Are we living to work, or working to live?

The average UK worker will spend around 85,000 hours at work during their lifetime – or just under ten years*!

Globally this number is only on the rise, so it’s no surprise that having a healthy work life balance is becoming essential to employed people and their employers – perhaps even more so for those with children at home.

This week marks National Work Life Week (7-11 October), a campaign run by Working Families that explores the importance of maintaining a healthy balance for working parents and carers and gives both employers and employees the chance to shine a light on wellbeing and the work life mix in the workplace.

It also follows the release of a major survey, named The Better Life Index, from the Organisation for Economic Co-Operation and Development (OECD), which named The Netherlands as the country with the best work life balance. The UK was 11th from last of the 35 states in the list**, with determining factors including leisure and personal time, the employment of mothers, household income and wealth, and working hours.

At work benefits are central to a healthy balance, from flexible working, through to supportive financial benefits or ongoing education. For many, being able to continue to better themselves is key to maintaining a healthy sense of wellbeing, yet finding time to study can be hard.

Aneta Barham, a 30-year-old from Norfolk, has three children, including a one-year-old. Since living in the UK, she has been able to continue her education via distance learning, something that has contributed to her sense of wellbeing and happiness.

She said: “As a working mum with a busy working husband I didn’t think I had time to do anything other than fulfil those key responsibilities. Studying was something I wanted to continue to do, so I can support myself in my role as a carer for those with disabilities and mental illnesses and also providing palliative care, but also work towards my ultimate dream of becoming a translator of Polish and Spanish.”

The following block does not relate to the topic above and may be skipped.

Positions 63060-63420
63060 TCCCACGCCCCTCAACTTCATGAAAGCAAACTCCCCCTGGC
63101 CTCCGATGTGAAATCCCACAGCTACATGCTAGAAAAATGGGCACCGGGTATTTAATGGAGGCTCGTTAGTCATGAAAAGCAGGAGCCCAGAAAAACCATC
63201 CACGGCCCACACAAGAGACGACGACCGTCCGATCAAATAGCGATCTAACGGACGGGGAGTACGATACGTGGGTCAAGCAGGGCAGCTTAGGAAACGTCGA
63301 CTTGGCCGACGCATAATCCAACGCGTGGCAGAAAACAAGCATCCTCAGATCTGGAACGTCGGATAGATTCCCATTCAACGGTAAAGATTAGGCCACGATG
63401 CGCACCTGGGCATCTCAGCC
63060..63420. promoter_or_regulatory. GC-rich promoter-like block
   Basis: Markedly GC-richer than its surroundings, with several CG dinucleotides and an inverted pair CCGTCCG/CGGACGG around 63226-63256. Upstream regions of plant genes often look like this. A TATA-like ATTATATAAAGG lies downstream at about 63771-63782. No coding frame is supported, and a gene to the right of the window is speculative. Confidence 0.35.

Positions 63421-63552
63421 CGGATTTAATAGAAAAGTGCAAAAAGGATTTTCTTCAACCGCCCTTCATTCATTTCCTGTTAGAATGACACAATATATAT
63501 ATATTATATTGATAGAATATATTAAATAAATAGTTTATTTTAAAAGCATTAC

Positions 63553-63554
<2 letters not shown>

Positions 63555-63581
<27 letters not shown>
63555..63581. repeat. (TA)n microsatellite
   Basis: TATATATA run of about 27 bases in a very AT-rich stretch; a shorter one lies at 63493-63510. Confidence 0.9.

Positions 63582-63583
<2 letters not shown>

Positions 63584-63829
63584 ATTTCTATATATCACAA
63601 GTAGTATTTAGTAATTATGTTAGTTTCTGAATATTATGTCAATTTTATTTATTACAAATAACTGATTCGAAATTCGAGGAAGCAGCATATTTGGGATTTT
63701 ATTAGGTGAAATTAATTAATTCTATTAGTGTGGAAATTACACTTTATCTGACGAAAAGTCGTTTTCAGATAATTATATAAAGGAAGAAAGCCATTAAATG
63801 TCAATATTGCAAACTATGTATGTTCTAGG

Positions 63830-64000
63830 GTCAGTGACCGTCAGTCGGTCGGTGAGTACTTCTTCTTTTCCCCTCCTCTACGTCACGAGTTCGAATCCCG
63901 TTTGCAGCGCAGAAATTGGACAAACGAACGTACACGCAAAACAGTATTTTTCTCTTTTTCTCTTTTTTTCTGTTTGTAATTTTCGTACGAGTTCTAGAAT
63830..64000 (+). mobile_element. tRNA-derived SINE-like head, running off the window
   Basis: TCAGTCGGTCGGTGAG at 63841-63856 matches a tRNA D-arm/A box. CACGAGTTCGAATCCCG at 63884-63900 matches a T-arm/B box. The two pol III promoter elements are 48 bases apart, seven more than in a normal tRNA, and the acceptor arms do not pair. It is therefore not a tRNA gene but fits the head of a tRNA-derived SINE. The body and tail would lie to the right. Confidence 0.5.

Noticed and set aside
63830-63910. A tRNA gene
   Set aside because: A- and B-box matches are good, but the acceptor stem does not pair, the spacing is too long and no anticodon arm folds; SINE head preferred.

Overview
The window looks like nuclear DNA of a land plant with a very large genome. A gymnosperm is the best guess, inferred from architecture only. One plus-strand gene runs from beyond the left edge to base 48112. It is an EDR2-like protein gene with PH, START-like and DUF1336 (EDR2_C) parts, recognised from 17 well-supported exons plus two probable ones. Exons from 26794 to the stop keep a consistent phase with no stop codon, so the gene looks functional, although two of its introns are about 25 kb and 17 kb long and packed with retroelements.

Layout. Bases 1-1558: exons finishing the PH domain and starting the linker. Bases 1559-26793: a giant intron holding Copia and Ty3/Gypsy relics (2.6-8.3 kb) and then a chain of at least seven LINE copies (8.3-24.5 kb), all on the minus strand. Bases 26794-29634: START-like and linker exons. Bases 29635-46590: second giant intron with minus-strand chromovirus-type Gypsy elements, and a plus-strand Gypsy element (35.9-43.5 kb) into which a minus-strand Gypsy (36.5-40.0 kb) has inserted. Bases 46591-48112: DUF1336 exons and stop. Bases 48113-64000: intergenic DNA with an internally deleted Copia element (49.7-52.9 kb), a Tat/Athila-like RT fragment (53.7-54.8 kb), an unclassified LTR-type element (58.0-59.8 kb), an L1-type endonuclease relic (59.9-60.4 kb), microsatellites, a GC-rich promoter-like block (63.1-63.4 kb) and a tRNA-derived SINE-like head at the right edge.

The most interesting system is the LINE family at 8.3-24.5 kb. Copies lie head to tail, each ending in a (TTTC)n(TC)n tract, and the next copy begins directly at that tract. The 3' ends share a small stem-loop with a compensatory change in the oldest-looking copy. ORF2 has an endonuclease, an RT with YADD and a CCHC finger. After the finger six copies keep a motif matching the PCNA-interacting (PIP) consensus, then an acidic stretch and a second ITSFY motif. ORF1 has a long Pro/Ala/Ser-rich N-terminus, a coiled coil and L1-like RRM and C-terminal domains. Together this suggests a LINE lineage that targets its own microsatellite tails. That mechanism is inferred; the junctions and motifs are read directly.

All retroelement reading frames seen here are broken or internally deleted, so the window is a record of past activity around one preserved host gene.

To ensure she can continue down this route, Aneta has studied with distance learning provider Open Study College and has ensured her dream has stayed alive.

She added: “I knew I wanted to study, despite lacking free time. Distance learning is so flexible, there is no pressure and I can study whenever I want to.”

Since arriving in the UK Aneta has undertaken a number of courses to support her professional career, including Introduction to Psychology Level 2 with Open Study College.

Other comments from students included this one from a working mum of one: “I’m so glad distance learning was an option for me as it has allowed me to strike a good work life balance between working, studying, doing the school run and spending quality time with my family.”

Sam Rutter, CEO at Open Study College, added: “Flexibility is often a key reason behind our students opting for the distance learning route. In fact, 75% of our students said that they chose distance learning as it allows them to fit studying around their schedule, including work and family commitments. A further 20% directly referenced children as a motivating factor as well, which demonstrates the importance of flexibility for people trying to create a healthy balance between work, home life and themselves.”